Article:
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High Inflation Welcome

posted 27 Feb 2012, 11:37 by Kevin Monaghan   [ updated 27 Feb 2012, 11:38 ]
With a few of the crew getting a visit from the puncture fairy recently during races and training runs, I thought it would be a good idea to remind everybody about the best way to avoid punctures.

Correct tyre pressure for road and mountain bike cycling is essential. If you have the incorrect tyre pressure in your bike you honestly have to expect problems. For a road bike with 700c high-pressure wheels, the correct pressure will be around 100 to 120 psi. For a mountain bike being ridden off-road, the tyre pressure will be anywhere from 35 to 60 psi.

Upturned Bike with punctured wheelOn a road bike, read the sidewall of your tyre. There you will find the manufacturer's tyre pressure recommendation. It will say something like "max pressure 110psi." My recommendation is to run your bike at this max pressure. If everything is in good condition, that is tyres, tubes and rim tapes, then running the maximum pressure will not cause blowouts but it will improve your rolling resistance and greatly decrease your chance of getting a pinch flat.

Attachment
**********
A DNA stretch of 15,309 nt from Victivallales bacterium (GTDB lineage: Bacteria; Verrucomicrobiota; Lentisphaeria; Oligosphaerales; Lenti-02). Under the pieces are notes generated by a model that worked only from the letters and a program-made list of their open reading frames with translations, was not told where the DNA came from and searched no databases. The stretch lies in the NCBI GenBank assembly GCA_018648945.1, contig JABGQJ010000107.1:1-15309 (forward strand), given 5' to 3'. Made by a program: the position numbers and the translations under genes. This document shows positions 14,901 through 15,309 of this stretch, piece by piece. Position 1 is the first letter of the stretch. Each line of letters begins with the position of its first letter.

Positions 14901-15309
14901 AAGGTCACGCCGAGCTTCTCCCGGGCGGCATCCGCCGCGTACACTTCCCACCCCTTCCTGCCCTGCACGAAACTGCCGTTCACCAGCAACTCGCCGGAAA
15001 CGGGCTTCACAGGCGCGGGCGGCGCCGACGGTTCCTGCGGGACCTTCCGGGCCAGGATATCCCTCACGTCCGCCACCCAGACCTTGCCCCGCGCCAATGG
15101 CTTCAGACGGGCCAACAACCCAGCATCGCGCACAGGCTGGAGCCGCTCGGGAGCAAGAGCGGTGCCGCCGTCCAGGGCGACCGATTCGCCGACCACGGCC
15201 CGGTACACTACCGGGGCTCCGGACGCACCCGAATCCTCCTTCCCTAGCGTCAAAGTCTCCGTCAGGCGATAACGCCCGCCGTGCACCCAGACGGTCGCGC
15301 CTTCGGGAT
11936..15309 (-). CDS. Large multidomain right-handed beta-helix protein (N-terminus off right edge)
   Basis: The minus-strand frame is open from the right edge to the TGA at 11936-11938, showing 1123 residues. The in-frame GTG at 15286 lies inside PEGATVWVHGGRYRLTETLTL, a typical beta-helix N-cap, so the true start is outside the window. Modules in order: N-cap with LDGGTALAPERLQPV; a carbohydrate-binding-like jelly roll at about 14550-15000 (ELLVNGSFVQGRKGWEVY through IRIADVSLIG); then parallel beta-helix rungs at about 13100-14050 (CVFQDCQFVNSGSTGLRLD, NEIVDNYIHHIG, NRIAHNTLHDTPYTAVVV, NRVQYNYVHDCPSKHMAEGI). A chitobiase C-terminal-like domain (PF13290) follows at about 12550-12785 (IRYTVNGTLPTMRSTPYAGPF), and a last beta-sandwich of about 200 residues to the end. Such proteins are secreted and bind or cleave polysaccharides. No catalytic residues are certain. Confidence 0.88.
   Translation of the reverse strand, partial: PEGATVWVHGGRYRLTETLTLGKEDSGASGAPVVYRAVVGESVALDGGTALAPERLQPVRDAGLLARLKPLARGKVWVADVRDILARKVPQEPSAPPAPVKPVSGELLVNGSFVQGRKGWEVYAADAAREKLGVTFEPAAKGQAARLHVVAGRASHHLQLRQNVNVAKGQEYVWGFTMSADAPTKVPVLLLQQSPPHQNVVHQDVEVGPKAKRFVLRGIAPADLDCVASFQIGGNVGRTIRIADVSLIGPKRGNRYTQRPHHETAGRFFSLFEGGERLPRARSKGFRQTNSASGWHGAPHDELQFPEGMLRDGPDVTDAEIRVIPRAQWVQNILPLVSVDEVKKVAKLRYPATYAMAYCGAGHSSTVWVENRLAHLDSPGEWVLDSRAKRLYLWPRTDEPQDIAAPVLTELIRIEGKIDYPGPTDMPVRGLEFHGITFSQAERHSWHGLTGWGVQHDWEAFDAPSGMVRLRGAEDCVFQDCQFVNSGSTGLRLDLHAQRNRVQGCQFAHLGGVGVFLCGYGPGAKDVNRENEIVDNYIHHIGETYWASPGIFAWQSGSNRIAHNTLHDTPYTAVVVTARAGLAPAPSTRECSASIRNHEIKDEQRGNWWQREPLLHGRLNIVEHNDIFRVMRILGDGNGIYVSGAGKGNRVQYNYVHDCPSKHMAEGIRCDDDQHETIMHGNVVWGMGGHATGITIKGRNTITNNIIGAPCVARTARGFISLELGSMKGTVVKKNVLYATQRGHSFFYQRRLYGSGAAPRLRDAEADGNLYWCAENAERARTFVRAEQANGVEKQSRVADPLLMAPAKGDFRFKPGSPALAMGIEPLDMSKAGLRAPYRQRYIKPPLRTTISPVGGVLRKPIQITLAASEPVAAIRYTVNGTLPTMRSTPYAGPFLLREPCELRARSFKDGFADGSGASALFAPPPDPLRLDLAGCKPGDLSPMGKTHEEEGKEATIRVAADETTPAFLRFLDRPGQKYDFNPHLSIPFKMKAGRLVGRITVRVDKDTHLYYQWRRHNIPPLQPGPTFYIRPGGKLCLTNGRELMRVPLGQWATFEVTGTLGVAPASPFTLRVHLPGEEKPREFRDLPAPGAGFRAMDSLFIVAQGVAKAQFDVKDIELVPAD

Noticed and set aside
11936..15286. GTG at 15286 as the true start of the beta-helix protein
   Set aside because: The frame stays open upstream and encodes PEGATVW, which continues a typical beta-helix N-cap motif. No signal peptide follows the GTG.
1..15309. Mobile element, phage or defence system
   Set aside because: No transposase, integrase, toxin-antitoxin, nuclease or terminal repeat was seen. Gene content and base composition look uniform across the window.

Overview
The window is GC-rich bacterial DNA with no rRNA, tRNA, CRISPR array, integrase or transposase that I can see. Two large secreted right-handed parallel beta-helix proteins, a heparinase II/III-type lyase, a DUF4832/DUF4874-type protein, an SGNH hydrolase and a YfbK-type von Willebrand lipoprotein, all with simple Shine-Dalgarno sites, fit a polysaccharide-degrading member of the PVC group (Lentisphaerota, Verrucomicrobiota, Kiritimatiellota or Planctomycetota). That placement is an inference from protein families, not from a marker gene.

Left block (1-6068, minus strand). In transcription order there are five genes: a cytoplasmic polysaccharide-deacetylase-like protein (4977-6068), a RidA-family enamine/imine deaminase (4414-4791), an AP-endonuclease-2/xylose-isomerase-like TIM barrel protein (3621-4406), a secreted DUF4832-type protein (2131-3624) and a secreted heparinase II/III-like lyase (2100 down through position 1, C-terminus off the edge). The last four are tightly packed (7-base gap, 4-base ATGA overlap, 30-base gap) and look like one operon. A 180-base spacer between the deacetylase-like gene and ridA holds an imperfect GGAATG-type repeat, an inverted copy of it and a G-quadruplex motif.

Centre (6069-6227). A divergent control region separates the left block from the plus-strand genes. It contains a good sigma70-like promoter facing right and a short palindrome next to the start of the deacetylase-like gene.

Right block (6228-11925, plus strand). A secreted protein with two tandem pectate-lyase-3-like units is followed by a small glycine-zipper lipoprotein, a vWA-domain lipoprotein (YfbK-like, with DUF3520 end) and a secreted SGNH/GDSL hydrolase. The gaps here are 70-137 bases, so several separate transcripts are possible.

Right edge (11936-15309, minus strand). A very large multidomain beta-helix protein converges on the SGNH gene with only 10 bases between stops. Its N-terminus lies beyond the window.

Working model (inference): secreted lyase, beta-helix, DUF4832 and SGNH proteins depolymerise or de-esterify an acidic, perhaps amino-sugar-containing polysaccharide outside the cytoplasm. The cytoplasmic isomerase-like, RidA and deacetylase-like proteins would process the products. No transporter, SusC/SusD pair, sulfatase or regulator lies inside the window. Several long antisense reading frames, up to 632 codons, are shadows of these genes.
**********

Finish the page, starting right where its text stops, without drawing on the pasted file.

On your mountain bike things are not so clear cut. The ideal pressure will depend on a lot of variables, for example, tyre brand, type of tube used, terrain that you will be riding over and your weight. So as you can see, it is hard to make hard and fast rules.

The most important point here is to experiment a bit to find out what tyre pressure works best for you and stick to that. If you run too low a pressure you will be forever getting pinch flats and if they are too high your tyres will slide around too much. You will be very surprised at the difference 2 or 3 pounds will make.

All this information is irrelevant if you don’t own an accurate tyre pressure gauge. There is no other way you will know whether you have 95 psi in your road bike tyres or 110, or if 40 or 45 works best in your Mtb. And remember; check your tyre pressures every time you are planning on going for a spin, as you will find that over 24 to 48 hours your tyres will deflate by 5 to 20 psi.
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